In football, generosity is seldom an admirable virtue.
Over their last two games, the Edmonton Eskimos offence has done its best to get an early jump on Halloween.
Scary, for sure. But, they've been giving treats out to their opposition with alarming regularity.
They managed to get away with it against an equally generous Hamilton offence, but got punished for it in Sunday's shellacking by the Alouettes in Montreal.
The Eskimos turned over the ball five times in each outing and are now minus-six in the giveaway-takeaway ratio on the season.
Whether their newfound tsunami of generosity is merely a symptom or the cause of their season's most alarming setback is open for debate.
The official line is that it was a total team effort and a trend that's correctable.
"We just made too many mistakes and we've got to get them cleaned up," said quarterback Ricky Ray. "We turned the ball over, we're giving up sacks. We're doing all the things you're not supposed to do.
"We've got to eliminate that and get back to where we were earlier last season."
Ray was dinged up in Montreal and backup Jason Maas saw as much action as he's seen all year.
Ray's 14 completions averaged just over 11 yards per gain.
Was that just the brilliance of the Montreal defence in defending the mid-range and long pass routes?
Or, is something hampering Ray's ability to accurately deliver the ball further than 10 yards?
There's been no plausible explanation as to why Ray was taking fewer reps in practice leading up to the Hamilton game. That coincides with the time Ray fired five picks to the Tabbies and, against Montreal, the offence discovered it needs more than a safe short game.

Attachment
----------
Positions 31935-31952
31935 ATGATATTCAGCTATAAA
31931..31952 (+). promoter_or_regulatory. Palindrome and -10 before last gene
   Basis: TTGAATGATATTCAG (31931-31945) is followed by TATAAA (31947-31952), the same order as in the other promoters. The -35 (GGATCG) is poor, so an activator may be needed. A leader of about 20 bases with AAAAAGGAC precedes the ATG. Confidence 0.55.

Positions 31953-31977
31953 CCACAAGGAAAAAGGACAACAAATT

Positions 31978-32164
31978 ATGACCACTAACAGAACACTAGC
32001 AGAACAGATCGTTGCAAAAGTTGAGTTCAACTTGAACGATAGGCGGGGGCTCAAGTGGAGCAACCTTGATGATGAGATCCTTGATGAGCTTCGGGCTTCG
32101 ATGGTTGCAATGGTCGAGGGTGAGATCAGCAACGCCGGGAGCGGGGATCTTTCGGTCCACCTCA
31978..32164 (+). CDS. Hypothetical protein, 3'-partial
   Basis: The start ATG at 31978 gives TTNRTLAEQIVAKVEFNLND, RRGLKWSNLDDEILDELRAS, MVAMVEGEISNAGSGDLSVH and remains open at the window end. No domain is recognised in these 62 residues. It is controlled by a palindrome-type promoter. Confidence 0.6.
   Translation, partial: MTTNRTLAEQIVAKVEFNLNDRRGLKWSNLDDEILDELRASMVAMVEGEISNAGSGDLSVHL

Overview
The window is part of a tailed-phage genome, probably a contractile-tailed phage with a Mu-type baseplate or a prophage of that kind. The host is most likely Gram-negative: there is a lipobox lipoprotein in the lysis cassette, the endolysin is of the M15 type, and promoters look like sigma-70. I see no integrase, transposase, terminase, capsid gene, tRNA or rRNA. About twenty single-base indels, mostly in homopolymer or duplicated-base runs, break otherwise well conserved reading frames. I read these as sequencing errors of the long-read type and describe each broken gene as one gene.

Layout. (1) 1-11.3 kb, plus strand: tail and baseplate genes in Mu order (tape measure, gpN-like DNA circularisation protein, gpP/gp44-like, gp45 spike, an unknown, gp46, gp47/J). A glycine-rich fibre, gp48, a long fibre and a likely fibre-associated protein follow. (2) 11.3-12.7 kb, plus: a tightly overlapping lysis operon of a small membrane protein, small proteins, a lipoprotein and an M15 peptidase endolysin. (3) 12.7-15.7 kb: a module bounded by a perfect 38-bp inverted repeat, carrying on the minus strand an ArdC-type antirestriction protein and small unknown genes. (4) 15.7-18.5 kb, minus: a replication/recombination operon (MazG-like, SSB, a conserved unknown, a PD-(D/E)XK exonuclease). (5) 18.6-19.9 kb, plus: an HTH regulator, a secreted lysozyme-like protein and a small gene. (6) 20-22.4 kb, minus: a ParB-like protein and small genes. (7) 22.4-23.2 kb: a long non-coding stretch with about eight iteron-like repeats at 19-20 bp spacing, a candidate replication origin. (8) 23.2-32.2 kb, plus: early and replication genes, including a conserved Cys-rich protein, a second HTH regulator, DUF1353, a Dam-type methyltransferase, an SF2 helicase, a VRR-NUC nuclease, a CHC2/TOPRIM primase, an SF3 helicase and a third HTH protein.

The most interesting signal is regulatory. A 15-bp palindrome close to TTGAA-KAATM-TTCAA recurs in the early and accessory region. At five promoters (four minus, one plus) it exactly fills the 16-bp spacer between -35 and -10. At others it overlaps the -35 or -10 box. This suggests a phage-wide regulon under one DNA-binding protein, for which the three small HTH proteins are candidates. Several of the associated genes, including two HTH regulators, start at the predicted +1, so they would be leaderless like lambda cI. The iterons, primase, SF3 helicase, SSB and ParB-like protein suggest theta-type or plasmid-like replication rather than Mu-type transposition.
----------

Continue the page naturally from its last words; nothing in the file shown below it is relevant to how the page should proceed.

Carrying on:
Head coach Danny Maciocia insists Ray is fine and will start in Winnipeg on Friday. Ray was not about to contradict what his coach says.
"I'm fine," said Ray. "I just got rolled up on my ankle there a little bit, but I'm fine and I'm ready to go."
If nothing else, Sunday's five lost fumbles and six allowed sacks helped spread the blame around a bit more.
"We know what it is," said Ray. "We've just got to work on ball security this week and get back to being strong up front. We've got to get back to catching the ball and find open guys. The weird thing about it is it's all across the board. It's kinda interesting - you don't see that too often."
Every team goes through its ups and downs during the season, but Ray's description of a Keystone Kops offence puts the unity of the unit in question.
The Esks are 2-4 on the road, and heading into Winnipeg against a Blue Bombers squad that has put together a two-game win streak.
"It is one game, but it's been kind of a trend over the last three games with the turnovers and the play," said Ray. "It's starting to catch up to us a little bit, so we've got to get it fixed up and turn it around."
Maciocia called an unscheduled team meeting for some film-watching on Monday. Apparently, Maciocia took an appropriately strong tone in emphasizing his disappointment.
"There's nothing positive that comes out of a loss,' said Maciocia.
"We had a stinker. I don't think anybody could have been tougher on them than I was. We are collectively to blame. We had 10 turnovers the last two weeks. That's absolutely ridiculous.
"It's not about what they're doing to us. It's about what we're doing to ourselves."
Total team effort. Or is there a deeper reason?